The ad design of this condom campaign is one that stops a person on their tracks first because of the figures used. It plays on the fears of the target audience and makes them question whether whatever they are doing is right or how much they have prepared. The proposition on the ad is also somehow attractive to potential consumers. It is not something that directly asks for purchase, but every time the image of the grotesque kids will pop up, especially in the minds of people that are not ready to have children. From the beginning, the ad plays on the fears of responsibility that children bring, which has led to people referring to them as little monsters because of how much energy they require to manage them. There is also possibly the feeling that Lirandzo Mozambique may be the only product that will ensure that the little monsters do not creep into one’s life. So when a customer walks to a store inspired by the fear evoked by the ad, they will most likely ask for the brand.

The Pepsi “Live for Now’ ad mostly has negatives because of the backlash it received, forcing the company to apologize and remove it from popular sites (Tillman). One negative thing is that the ad had an improper execution of the message. For one, the introduction of Kendell Jenner who walks to a cop and hands him a can of Pepsi is very awkward considering the protests they were mimic in real life were against police officers. The casting of Jenner was also misguided because the ad pertained to the Black Lives Matter movement. In addition, the fact that the ad took advantage of such a sensitive issue to drive sales was problematic. The backlash and criticism meant the audience did not watch the message. Although the ad raked millions of views, there is a high chance they came from the controversy, and nobody cared for what Pepsi was trying to do.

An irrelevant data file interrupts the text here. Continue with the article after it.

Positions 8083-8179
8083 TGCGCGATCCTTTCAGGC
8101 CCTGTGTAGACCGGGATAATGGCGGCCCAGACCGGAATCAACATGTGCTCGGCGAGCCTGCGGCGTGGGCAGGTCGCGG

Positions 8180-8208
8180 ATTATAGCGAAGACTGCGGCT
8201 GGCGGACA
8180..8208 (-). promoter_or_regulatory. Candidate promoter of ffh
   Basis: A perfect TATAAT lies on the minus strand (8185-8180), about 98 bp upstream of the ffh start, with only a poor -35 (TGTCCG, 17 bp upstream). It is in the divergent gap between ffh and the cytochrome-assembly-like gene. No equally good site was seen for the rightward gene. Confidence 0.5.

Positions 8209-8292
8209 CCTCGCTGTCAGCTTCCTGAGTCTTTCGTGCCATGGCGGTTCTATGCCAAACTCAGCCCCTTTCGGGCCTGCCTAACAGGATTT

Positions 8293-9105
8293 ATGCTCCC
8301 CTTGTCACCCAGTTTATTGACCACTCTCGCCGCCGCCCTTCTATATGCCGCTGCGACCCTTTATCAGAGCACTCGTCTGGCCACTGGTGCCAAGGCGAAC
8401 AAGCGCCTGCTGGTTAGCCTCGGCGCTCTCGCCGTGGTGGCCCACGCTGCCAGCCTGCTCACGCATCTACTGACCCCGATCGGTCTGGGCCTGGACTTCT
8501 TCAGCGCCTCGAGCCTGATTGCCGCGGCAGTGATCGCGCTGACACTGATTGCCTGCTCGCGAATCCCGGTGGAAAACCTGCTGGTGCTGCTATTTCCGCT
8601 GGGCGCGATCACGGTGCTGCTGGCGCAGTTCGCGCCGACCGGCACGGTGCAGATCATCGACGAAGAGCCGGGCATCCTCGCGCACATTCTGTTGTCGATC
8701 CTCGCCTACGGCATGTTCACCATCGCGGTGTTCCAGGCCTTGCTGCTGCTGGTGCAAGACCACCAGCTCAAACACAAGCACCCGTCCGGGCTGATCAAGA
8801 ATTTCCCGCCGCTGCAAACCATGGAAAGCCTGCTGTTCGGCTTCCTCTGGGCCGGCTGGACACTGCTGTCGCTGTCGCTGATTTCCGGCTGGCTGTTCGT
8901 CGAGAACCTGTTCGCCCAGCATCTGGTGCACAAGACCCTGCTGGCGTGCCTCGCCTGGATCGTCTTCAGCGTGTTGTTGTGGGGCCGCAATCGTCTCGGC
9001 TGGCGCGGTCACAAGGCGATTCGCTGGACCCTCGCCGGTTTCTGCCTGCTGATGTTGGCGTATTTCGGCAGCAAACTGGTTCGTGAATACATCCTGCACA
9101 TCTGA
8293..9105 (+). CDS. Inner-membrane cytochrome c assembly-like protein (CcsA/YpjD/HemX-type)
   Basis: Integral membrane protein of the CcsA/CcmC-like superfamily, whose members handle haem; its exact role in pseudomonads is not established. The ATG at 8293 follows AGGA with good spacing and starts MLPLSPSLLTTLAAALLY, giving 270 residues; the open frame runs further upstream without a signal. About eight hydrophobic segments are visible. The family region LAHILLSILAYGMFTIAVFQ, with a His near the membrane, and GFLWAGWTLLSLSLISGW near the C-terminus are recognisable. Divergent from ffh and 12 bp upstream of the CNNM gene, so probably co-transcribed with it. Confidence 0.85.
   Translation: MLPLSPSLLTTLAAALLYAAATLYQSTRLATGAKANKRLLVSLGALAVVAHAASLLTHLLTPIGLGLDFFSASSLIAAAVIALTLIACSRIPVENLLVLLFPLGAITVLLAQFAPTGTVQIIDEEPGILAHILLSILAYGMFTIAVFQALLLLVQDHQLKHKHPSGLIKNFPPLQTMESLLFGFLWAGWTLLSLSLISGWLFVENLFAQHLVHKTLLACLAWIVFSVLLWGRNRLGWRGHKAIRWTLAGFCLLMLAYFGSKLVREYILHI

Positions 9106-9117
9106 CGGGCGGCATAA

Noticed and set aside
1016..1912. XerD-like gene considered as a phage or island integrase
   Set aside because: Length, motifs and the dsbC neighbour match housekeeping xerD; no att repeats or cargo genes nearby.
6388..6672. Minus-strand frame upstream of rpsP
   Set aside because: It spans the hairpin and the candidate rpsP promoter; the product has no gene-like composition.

The lessons learned from critiquing these adverts include one the importance of emotions to create a bond between the brand and the customers. Budweiser illustrates this in their 2015 Super Bowl ad discussed in this paper. It is also important to include an element that stops the audience for a few seconds to see what is said, just like the grotesque figures in the Lirandzo Mozambique print ad. In the same spirit, the call to action is short, not predictable like buy now but still clear.

Works Cited

Addictive. “Lirandzo Condoms – Scary Children – The Ring.” Addictive, 31 June 2019,

Clevver News. “Budweiser “Lost Dog” Superbowl 2015 Commercial THE FEELS.” YouTube, 29 Jan. 2015,

Lewis, H. “Super Bowl: Watch Budweiser’s “Lost Dog” Commercial.” The Hollywood Reporter, 28 Jan. 2015,

Tillman, L. “Case Study: PepsiCo & Kendall Jenner’s Controversial Commercial.” Astute, 21 Feb. 2020,